Page 00000003 A more direct impulse thinning scheme which introduces one period of latency delay is as follows: The most recent period of the bridge signal is kept in a circular buffer at all times. Let Ne denote the maximum number of stick-slip events allowed per period P. To restrict behavior to basic Helmholtz motion, Ne can be set to 1. To allow second-order Raman motion, Ne = 2 would be appropriate, and so forth. At each time step, the largest Ne peaks in the last period are defined as the impulses to send out. Since there is one period of latency, it is always the case that the emitted impulses are the most important ones within the past period. Having a period of "look ahead" enables use of more sophisticated peak detection schemes than the simple local-maximumafter-threshold-crossing method. A variation on the threshold method which does not need threshold adaption for complexity control is analogous to voice allocation in polyphonic synthesizers: When an impulse crosses a nominal threshold level, the next local maximum triggers a BIR playback unless (1) all playback units are busy and (2) the desired playback amplitude is smaller than that of all of the playing BIRs. When all BIR units are busy but one of them is deemed less important than the desired new BIR, the least important BIR is preempted, interrupting its playback and restarting it at the desired amplitude for the new BIR playback. 4 Pulsed Noise A stick-slip event never involves only one bow hair, and during the slipping interval, or string "flyback," there is a soft noise burst which is audible, especially at close range. It is well known that pulsed noise is an important feature of high quality bowed-string synthesis as well as other instruments [Chafe 1990]. The Stick/Slip Bit provided by the bow-string contact model (see Fig. 2) indicates when sliding noise is appropriate. As in the case of the time-varying string-damping discussed above, more refined noisegeneration models can be devised based on the bow force, differential velocity, and position information available from the bow-string simulator, as well as an external "bow angle" control. When the resonating body transfer function is factored [Karjalainen and Smith 1996] into slowly decaying modes (implemented parametrically using recursive filters and not necessarily commuted) and rapidly decaying modes (which are commuted and used in nonparametric form as impulse response data), the commuted nonparametric impulse response is qualitatively a short, high-frequency noise Frictional Force at Bow 0.5 -0.5-- 0 200 400 600 800 100 0 U. - E a 0 S-0.2' 0 0.1 0 p -0.1 0 Displacement at Bridge 200 400 600 Body Output Sound Pressure 800 SI I 1000 1000 200 400 600 800 Time (samples) Figure 3: Output of the bow-string model before extracting bridge imimpulses. Top: Frictional force between bow and string. Middle: String displacement 1/2 sample from the bridge. Bottom: Sound pressure radiated from simulated body filter. Bowing parameters (fixed): speed 15 cm/sec, force 20 grams, position 3 cm from bridge. A two-pole, two-zero bridge-filter for a digital waveguide string model was calibrated to measurements of violin pizzicato waveforms. A torsional-wave loss coefficient of 0.9 was implemented at the bow at all times. burst, since it consists of the impulse responses of thousands of high-frequency, highly damped modes. In principle, this "damped-modes-noiseburst" should be convolved with the noise arising from the slipping bow. In other words, the string excitation for each stick-slip event can be modeled as a filtered noise burst which includes both the highly damped resonator modes and the bow noise. 5 Simulation Results Figure 3 displays waveforms generated by the bowstring model given a constant bow force, velocity, and position. The frictional force applied to the string by the bow can be seen to diminish as the oscillation develops. The string displacement near the bridge clearly exhibits the single main impulse once per period associated with canonical Helmholtz bowed-string motion; there are also many secondary impulses associated with the ringing of the piece of the string between the bridge and the bow. The complexity control will determine whether these secondary impulses are included or suppressed. Figure 4 shows an overlay of the first 40 periods of oscillation of the bowed string, with each string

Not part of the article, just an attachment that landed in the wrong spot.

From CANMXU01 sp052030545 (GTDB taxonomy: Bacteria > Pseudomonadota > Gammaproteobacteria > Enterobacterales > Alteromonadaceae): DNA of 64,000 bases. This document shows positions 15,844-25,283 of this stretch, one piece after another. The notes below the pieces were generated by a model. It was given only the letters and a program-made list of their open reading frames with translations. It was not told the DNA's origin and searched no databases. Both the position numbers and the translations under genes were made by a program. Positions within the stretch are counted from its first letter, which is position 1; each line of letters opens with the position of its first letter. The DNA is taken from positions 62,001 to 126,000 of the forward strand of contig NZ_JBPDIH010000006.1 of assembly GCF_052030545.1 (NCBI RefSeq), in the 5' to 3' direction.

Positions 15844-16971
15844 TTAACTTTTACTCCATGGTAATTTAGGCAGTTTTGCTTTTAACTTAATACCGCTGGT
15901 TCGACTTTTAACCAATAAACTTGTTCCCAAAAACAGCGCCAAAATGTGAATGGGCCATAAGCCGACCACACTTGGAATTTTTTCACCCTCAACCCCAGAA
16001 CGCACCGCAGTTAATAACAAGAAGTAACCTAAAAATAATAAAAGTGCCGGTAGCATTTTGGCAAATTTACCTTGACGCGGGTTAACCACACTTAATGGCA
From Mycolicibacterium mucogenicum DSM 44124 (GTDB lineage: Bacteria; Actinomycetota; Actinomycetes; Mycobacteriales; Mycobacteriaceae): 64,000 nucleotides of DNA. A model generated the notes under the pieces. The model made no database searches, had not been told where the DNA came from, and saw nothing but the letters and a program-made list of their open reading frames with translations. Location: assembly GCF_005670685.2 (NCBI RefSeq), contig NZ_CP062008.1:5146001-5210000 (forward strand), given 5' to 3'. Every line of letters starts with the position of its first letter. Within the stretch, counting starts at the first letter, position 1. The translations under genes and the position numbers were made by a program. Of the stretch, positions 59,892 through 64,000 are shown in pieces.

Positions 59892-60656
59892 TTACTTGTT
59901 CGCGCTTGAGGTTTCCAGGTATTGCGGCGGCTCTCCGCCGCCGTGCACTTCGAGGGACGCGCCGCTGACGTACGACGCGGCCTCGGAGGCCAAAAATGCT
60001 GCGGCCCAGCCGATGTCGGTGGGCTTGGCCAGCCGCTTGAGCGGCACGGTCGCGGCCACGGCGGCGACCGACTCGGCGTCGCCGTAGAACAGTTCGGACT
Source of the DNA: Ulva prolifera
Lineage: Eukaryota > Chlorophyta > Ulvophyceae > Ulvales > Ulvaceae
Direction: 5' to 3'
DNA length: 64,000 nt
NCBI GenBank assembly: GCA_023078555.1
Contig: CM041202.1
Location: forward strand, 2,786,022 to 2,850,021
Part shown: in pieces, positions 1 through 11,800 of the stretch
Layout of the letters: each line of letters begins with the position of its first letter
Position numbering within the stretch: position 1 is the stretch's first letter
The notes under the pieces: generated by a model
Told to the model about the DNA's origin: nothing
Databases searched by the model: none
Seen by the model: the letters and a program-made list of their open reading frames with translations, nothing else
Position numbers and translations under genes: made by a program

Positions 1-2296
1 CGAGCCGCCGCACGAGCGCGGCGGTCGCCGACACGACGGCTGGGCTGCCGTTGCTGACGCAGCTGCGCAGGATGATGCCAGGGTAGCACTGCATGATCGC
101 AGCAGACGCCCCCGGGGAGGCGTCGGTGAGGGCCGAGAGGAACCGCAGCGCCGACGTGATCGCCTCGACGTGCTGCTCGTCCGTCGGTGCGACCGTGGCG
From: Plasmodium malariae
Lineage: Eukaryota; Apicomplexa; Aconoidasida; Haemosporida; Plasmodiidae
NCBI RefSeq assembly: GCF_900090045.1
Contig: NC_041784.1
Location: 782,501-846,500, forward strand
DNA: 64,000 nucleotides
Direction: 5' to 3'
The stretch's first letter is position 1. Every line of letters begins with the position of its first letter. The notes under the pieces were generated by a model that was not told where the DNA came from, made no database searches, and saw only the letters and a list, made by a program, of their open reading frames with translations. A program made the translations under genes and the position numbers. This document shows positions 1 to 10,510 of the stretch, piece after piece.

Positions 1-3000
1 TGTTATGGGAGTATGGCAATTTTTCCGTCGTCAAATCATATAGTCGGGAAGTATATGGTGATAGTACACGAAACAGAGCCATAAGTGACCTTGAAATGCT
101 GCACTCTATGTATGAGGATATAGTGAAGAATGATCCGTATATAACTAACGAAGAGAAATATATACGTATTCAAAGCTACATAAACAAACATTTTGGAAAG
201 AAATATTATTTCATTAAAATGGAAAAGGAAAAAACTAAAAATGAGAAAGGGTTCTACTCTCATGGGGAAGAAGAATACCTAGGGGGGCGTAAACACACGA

Page 00000004 Overlay of first 40 periods of oscillation Figure 4: Snapshots of string state for first 40 periods of oscillation. snapshot taken slightly later than one period after the previous, and the first snapshot being taken at time zero. The bow is at the sharp upper corner on the left. Note that the vertical scale is highly magnified relative to the horizontal scale. There is also some distortion in the string shape resulting from the lumping of the string losses at the bridge and bowing point, as is typical in waveguide string modeling. 6 Conclusions The commuted bowed-string synthesis model was extended to incorporate driving information from a nonlinear model of bowed-string dynamics. The formulation allows a simplified "single-hair bow" to control a pulsed-noise driven commuted synthesis model, thereby simulating a full-width bow in the final sound quality. Commuting only the fastest decaying (high frequency) body modes results in a short, damped impulse response which can be regarded as a component of the pulsed noise. In summary, driving a commuted-synthesis model for bowed strings from a nonlinear model of bowed-string dynamics gives the desirable combination of a full range of complex bowstring interaction behavior together with an reducecomplexity body resonator. References [Chafe 1990] Chafe, C. 1990. "Pulsed Noise in SelfSustained Oscillations of Musical Instruments." In: Proc. Int. Conf. Acoustics, Speech, and Signal Processing, Albuquerque. New York: IEEE Press. Available as CCRMA Technical Report STAN-M-65, Music Dept., Stanford University. [Cook 1996] Cook, P. R. 1996. "Synthesis ToolKit in C++, Version 1.0." In: SIGGRAPH Proceedings. Assoc. Comp. Mach. See http://www.cs.princeton.edu/ prc/NewWork.html for a copy of this paper and the software. (All simulations for this paper were done using the STK and Matlab.) [Guettler 1992] Guettler, K. 1992. "The Bowed String Computer Simulated - Some Characteristic Features of the Attack." Catgut Acoustical Soc. Journal, 2(2):22-26. Series II. [Jaffe and Smith 1995] Jaffe, D. A., and J. O. Smith. 1995. "Performance Expression in Commuted Waveguide Synthesis of Bowed Strings." Pages 343-346 of: Proc. 1995 Int. Computer Music Conf., Banff. Computer Music Association (CMA). [Karjalainen and Smith 1996] Karjalainen, M., and J. 0. Smith. 1996. "Body Modeling Techniques for String Instrument Synthesis." In: Proc. 1996 Int. Computer Music Conf., Hong Kong. CMA. [McIntyre and Woodhouse 1979] McIntyre, M. E., and J. Woodhouse. 1979. "On the Fundamentals of Bowed String Dynamics." Acustica, 43(2):93-108. [Pickering 1991] Pickering, N. C. 1991. The Bowed String. Mattituck NY: Amereon, Ltd. Also available from Bowed Instruments, 23 Culver Hill, Southampton, NY 11968. [Pitteroff 1993] Pitteroff, R. 1993. "Modelling of the bowed string taking into account the width of the bow." Pages 407-410 of: Proc. Stockholm Musical Acoustics Conference (SMAC-93). Stockholm: Royal Swedish Academy of Music. [Raman 1918] Raman, C. V. 1918. "On the Mechanical Theory of Vibrations of Bowed Strings, etc." Indian Assoc. Cult. Sci. Bull., 15:1-158. [Smith 1990] Smith, J. H. 1990. Stick-Slip Vibration and its Constitutive Laws. Ph.D. thesis, Cambridge Univ. [Smith 1986] Smith, J. 0. 1986. "Efficient Simulation of the Reed-Bore and Bow-String Mechanisms." Pages 275-280 of: Proc. 1986 Int. Computer Music Conf., The Hague. CMA. [Smith 1993] Smith, J. 0. 1993. "Efficient Synthesis of Stringed Musical Instruments." Pages 64-71 of: Proc. 1993 Int. Computer Music Conf., Tokyo. CMA. [Smith 1996] Smith, J. 0. 1996. "Physical Modeling Synthesis Update." Computer Music J., 20(2):44-56. Available online at http://www-ccrma.stanford.edu/~jos/. [von Helmholtz 1863] von Helmholtz, H. L. F. 1863. On the Sensations of Tone as a Physiological Basis for the Theory of Music. New York: Dover. English translation by A. J. Ellis. 1954.